Man Charged with Conspiracy Sentenced to Life in Prison

A man hired to help kill the estranged wife of a respiratory therapist was sentenced to life in prison without the possibility of parole.

Man Charged with Conspiracy Sentenced to Life in Prison

Anthony Edward Bridget, 44, was convicted in April. Jurors ruled that he was guilty of special circumstances allegations of financial gain and lying in wait, as well as conspiracy and assault with a deadly weapon or force likely to produce great bodily injury.
On September 29, 2004, at the behest of Magdi Girgis, Bridget restrained Girgis’ teenage son by binding his hands with a shoelace while another man killed his wife, Ariet Girgis. The man who killed Ariet has not been found.
Magdi Girgis, 66, was sentenced in June 2014 to life in prison without the possibility of parole for hiring the two hitmen, including Bridget, to kill his 55-year-old estranged spouse.
According to the case, Magdi, a respiratory therapist, and his wife had had prior domestic violence issues. In a trial that took place two months prior to Ariet’s death, she testified that her husband beat her and that she was scared of him.
Two months later she was dead.
The case went cold for a while until police took another pass at it. DNA found on the shoelaces used to bind Ariet’s son, in addition to DNA found on the son’s right index finger led investigators to Bridget.
Conviction for Bridget
Bridget was sentenced to life in prison in addition to another sentencing of 45 years to life without parole by Orange County Superior Court Judge John Conley.

Conspiracy Attorney

Conspiracy and racketeering charges are typically filed on the federal level, but more and more often, prosecutors in California are using the conspiracy statute under Penal Code § 182 PC to convict multiple people for involvement in a crime, even if the crime was never actually carried out. Conspiracy is a broad criminal offense that can apply to any number of scenarios involving illegal acts or agreement to commit such acts, and simply deciding to commit a crime with another person can expose you to conspiracy and other criminal charges if that person commits the crime or even takes steps to commit the crime. A conspiracy conviction can carry harsh penalties adversely affecting the rest of your life, depending on the crime you are accused of conspiring to commit. If you are facing criminal charges for conspiracy in Los Angeles, don’t hesitate to obtain qualified legal representation. Our legal team at Criminal Defense Attorney Los Angeles has extensive experience defending clients against criminal offenses, like conspiracy, and will work tirelessly to help you fight these charges.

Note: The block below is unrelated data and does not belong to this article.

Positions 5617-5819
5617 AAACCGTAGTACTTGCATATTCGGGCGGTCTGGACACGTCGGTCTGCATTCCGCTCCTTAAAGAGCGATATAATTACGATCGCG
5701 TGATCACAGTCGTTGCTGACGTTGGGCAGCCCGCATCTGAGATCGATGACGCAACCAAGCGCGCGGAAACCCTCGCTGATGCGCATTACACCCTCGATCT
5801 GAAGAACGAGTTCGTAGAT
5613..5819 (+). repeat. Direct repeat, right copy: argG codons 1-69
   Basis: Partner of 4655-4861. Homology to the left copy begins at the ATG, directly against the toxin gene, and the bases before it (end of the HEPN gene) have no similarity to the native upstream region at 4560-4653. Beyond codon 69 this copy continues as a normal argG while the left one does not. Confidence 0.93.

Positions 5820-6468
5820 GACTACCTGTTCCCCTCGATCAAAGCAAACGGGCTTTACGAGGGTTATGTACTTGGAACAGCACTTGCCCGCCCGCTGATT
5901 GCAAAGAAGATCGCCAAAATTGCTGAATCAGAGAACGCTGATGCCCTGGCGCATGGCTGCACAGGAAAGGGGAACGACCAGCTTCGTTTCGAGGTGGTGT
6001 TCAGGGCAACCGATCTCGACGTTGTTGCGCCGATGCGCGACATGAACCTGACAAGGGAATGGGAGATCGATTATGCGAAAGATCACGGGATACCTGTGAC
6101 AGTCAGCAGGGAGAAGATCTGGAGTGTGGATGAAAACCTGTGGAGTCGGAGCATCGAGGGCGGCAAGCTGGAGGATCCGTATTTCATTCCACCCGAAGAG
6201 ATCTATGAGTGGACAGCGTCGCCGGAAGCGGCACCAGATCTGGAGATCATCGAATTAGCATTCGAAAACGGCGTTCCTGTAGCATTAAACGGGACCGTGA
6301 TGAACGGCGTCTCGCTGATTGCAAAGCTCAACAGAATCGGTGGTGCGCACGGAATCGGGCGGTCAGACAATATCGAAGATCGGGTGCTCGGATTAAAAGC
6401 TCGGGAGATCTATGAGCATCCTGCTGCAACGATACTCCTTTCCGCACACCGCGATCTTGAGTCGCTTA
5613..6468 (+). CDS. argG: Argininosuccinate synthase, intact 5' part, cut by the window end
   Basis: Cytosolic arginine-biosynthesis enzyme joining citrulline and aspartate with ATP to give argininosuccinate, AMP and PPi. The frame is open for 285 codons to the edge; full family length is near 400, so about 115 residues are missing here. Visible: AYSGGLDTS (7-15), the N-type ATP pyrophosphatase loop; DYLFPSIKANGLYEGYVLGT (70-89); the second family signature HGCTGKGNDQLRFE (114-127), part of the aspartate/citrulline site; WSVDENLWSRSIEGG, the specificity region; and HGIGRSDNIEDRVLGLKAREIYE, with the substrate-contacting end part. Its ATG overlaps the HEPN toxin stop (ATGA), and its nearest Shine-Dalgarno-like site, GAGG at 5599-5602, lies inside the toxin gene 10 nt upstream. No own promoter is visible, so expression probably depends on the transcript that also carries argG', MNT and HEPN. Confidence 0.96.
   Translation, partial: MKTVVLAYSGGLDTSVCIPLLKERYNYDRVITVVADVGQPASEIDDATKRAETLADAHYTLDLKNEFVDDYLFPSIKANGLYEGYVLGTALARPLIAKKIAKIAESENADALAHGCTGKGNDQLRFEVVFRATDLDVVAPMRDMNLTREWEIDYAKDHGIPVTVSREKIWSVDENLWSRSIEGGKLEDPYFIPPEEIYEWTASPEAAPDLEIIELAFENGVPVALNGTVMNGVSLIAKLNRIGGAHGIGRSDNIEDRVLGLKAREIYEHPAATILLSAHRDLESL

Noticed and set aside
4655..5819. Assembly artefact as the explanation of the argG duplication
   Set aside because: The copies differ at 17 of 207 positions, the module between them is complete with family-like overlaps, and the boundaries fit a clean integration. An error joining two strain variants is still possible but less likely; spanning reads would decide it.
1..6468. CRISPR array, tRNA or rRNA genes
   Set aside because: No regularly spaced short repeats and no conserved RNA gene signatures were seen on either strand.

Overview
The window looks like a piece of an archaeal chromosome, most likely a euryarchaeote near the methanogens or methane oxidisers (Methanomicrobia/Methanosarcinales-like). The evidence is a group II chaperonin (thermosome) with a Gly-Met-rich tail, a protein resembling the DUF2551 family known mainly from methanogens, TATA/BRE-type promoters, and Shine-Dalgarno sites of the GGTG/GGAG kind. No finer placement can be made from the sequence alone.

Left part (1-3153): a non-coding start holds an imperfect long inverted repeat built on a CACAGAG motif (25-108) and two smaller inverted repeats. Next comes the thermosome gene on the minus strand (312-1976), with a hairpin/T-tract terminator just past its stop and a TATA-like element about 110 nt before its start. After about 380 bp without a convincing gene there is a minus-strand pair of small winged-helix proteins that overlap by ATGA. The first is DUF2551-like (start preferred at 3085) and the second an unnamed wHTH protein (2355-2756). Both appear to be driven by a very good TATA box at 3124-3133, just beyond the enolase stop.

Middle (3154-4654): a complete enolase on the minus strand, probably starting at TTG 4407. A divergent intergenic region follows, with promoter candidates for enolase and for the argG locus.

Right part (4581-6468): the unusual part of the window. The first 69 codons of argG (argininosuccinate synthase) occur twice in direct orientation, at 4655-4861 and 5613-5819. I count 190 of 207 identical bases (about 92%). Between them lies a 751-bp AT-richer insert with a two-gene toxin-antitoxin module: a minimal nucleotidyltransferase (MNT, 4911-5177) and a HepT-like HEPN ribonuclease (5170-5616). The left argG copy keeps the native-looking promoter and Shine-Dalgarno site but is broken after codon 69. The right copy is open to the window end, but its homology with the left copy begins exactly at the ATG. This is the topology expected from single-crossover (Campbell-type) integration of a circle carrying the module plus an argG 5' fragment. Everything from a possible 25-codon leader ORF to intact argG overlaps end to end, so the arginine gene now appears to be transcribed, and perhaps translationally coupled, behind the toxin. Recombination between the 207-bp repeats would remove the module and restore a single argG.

Affordable Conspiracy Defense Attorney in Los Angeles

Conspiracy to commit a crime may not seem like a very serious offense, but if the crime you allegedly conspired to commit was serious, you could find yourself facing jail time and significant fines, among other life-changing criminal penalties. If you hire our criminal defense attorneys to represent your case, we will investigate the alleged crime and compile as much evidence as possible to cast doubt on your guilt in the eyes of the court. Depending on the circumstances of your case, we may even be able to have your charges reduced to a lesser offense or dismissed altogether. Criminal Defense Attorney Los Angeles is committed to defending your rights to the fullest extent and can help you get the best possible outcome in your criminal conspiracy case. Contact our law firm today for a free initial consultation.